Good Samaritan Uses Baseball Bat to Help Save Man's Life

PHOTO: Jessica Farley used her sons baseball bat to bust down Charlie Cottrills car window to help rescue him from his car filled with exhaust fumes.PlayABC
WATCH Woman Uses Baseball Bat, Performs CPR to Save Unconscious Driver

A man who nearly died from carbon monoxide poisoning is alive thanks to a Good Samaritan wielding a baseball bat.

Charlie Cottrill was on his way to work early Wednesday morning in Chillicothe, Ohio, when his car started filling up with exhaust fumes, hospital officials said. Within 15 to 20 minutes he passed out and drove into a field.

Jessica Farley, 35, also happened to be driving early that morning on Egypt Pike, a major roadway in the state, coming back from the gym. She told ABC News today that she noticed another car -- not the one Cottrill was driving -- with its hazards on stopped in the middle of the road.

The driver of the car in the middle of the road, Kirsten Sims, told Farley she saw a car out in the field but was scared to go out there by herself to check and see if everything was okay.

The two women walked over to the car and Farley said Cottrill was “slumped over into the passenger seat." She banged on the car window but Cottrill was not responsive, Farley said.

Farley said she tried pulling the door handles but they were all locked. She said she had Sims call 911, while she ran to her car and pulled out her son's baseball bat using it to break the window so she could get Cottrill out.

When she finally got the doors open, Cottrill was unconscious and his "eyes rolled to the back of his head. He was barely breathing," Farley said. She describe the strong scent of the fumes coming from the car.

While she admits she usually panics in stressful situations, Farley said she began performing CPR. "It all happened so fast," she said. "It was just instinct."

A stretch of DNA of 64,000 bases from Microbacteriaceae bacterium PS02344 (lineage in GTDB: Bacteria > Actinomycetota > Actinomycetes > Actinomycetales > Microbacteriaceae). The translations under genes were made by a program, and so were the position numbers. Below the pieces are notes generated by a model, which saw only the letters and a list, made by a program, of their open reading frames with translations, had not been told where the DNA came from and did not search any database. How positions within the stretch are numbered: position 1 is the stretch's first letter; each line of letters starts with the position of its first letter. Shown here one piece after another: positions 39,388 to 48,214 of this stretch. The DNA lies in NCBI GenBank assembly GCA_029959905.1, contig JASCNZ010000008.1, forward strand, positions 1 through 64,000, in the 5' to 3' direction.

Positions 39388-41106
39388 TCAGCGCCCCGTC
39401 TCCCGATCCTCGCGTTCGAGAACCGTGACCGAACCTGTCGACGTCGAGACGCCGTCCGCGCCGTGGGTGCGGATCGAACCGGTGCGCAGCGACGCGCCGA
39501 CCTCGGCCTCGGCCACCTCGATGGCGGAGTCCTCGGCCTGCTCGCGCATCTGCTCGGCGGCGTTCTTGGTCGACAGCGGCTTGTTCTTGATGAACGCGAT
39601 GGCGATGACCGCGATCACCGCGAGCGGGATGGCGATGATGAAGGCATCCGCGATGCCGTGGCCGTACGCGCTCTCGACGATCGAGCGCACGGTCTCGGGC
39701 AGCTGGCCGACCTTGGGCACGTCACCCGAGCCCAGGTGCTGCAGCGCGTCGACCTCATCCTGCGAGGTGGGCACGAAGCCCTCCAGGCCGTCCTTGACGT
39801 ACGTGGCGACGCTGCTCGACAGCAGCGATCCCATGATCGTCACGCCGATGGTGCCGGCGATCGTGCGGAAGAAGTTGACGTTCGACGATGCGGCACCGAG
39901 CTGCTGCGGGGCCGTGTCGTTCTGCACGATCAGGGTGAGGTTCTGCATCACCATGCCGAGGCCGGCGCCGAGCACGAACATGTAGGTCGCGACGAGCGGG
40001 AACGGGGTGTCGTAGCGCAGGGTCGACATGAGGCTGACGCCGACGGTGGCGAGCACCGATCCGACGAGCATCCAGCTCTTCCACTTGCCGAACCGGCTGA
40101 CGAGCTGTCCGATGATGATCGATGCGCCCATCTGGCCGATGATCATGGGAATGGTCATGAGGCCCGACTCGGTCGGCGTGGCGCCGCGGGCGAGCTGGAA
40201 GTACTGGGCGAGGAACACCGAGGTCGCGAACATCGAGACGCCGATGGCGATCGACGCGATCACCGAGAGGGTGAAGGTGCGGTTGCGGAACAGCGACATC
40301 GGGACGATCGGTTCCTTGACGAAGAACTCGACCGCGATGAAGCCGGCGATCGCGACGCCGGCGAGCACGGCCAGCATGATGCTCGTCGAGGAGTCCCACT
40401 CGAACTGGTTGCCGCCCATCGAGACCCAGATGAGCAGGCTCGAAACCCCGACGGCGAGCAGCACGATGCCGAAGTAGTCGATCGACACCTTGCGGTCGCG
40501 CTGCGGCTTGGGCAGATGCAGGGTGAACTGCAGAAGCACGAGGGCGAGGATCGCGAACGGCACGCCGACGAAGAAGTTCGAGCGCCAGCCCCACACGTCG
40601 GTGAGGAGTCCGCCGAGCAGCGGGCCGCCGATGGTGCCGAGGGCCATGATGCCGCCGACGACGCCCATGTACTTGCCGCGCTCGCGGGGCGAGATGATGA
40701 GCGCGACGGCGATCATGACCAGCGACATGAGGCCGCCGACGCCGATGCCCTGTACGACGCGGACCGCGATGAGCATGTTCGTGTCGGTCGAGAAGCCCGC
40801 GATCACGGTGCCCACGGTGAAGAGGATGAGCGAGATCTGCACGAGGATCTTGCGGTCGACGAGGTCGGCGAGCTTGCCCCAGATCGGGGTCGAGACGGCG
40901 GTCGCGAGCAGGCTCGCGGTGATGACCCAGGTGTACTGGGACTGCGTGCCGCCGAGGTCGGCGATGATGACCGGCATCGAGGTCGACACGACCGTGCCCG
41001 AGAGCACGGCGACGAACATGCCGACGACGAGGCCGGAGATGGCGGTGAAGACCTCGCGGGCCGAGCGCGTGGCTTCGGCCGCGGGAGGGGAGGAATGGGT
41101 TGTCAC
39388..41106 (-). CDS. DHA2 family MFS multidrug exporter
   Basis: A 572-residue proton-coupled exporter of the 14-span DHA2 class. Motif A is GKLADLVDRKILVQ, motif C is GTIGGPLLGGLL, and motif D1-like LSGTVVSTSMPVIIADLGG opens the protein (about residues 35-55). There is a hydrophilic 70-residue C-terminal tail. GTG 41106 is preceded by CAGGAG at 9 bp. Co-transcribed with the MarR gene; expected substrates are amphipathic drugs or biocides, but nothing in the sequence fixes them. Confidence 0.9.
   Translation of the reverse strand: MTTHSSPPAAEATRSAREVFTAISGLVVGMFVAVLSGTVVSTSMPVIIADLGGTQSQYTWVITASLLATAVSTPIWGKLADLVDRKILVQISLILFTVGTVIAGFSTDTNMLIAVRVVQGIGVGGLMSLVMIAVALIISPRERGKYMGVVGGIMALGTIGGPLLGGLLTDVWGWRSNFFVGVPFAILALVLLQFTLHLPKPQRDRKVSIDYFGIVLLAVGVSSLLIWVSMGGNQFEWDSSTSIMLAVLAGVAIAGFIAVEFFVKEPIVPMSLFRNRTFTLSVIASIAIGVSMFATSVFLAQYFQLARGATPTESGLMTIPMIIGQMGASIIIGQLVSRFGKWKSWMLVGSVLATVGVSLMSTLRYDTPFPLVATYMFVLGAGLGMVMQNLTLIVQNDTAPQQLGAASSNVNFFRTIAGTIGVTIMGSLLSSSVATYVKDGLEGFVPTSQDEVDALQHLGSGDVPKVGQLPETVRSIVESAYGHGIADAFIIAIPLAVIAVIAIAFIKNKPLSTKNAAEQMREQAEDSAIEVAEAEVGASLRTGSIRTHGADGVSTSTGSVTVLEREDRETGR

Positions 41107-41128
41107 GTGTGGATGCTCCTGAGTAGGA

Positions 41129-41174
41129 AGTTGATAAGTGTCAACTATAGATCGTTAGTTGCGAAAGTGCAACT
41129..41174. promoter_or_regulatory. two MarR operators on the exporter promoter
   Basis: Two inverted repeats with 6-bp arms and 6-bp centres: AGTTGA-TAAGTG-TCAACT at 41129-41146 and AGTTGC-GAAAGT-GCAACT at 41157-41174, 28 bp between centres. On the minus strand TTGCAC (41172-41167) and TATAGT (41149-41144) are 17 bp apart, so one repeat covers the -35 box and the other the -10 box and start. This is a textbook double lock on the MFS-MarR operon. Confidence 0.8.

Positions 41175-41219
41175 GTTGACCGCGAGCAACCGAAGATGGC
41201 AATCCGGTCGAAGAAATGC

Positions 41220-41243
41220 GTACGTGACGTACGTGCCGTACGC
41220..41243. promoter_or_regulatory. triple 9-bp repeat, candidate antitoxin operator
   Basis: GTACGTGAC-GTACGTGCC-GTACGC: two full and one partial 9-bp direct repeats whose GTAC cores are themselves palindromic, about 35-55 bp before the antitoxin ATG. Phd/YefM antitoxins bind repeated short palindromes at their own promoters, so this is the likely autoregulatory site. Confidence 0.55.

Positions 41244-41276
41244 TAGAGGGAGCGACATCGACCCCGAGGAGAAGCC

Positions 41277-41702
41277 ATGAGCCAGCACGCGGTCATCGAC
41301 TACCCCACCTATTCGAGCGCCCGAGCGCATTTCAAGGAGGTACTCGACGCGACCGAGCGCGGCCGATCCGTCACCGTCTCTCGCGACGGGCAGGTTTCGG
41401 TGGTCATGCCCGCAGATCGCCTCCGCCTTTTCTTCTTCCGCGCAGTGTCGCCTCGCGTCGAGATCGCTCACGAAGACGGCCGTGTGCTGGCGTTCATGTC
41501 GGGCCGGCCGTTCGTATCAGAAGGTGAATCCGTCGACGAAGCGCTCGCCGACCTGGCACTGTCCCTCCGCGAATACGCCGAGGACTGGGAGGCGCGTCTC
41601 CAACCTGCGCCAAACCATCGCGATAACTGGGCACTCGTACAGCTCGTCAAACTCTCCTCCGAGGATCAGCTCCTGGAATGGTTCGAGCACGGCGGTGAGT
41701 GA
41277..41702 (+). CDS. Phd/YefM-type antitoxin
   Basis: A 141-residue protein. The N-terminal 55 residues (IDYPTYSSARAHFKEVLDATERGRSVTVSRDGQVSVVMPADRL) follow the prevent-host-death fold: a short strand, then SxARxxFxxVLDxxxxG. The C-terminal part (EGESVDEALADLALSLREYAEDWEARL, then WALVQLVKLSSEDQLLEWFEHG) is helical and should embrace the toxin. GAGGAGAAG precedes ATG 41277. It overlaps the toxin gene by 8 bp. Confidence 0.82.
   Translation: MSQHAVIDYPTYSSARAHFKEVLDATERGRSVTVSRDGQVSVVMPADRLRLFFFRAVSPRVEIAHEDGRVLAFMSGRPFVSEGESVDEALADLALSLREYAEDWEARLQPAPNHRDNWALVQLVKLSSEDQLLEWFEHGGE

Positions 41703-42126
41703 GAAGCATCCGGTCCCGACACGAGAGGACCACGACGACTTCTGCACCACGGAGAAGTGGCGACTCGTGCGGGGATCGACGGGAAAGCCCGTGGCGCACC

Cottrill had a faint pulse when the paramedics came. Farley told them "I think he's got carbon monoxide poisoning."

Cottrill was then taken to Adena Medical Center where he was treated in a hyperbaric chamber, Farley said. The chamber forces oxygen into the body, driving out the carbon monoxide.

After the ambulance took Cottrill away, Farley had no way of finding out if he would survive. She went to work but her mind was restless, she said, wondering what had happened to Cottrill. At the time she didn't even know the other woman's name who helped her save Cottrill.

She tried contacting the hospital but due to patient confidentiality Farley was unable to get his name. She decided to turn to Facebook, posting in the Southern Ohio Bulletin Board group about the experience.

"I thanked the woman for being there, because if not I wouldn't have seen the car and gone out there to help," Farley said. "I reached out to let the family of the gentleman know I was praying for them."

The response was extremely positive from the community, with so many people praising what Farley had done. Cottrill's sister, Jennifer Cottrill Partee, saw Farley's post and reached out to her.

On Thursday, Cottrill’s sister went to the McDonald’s where Farley works to thank her in person for saving her brother’s life. WSYX, the ABC affiliate in Columbus, was at the McDonald's to document the emotional moment.

Farley has continued to help support the family by creating a GoFundMe campaign to help cover Cottrill's medical expenses.

Cottrill was released from the hospital Thursday, according to Farley. She also added that the hospital staff told her if she had arrived at Cottrill's car even a few minutes later, he probably would have died.

Farley said she hopes to meet Cottrill one day and to tell him to "live your life and live it to the fullest."

Cottrill Partee could not be immediately reached for comment.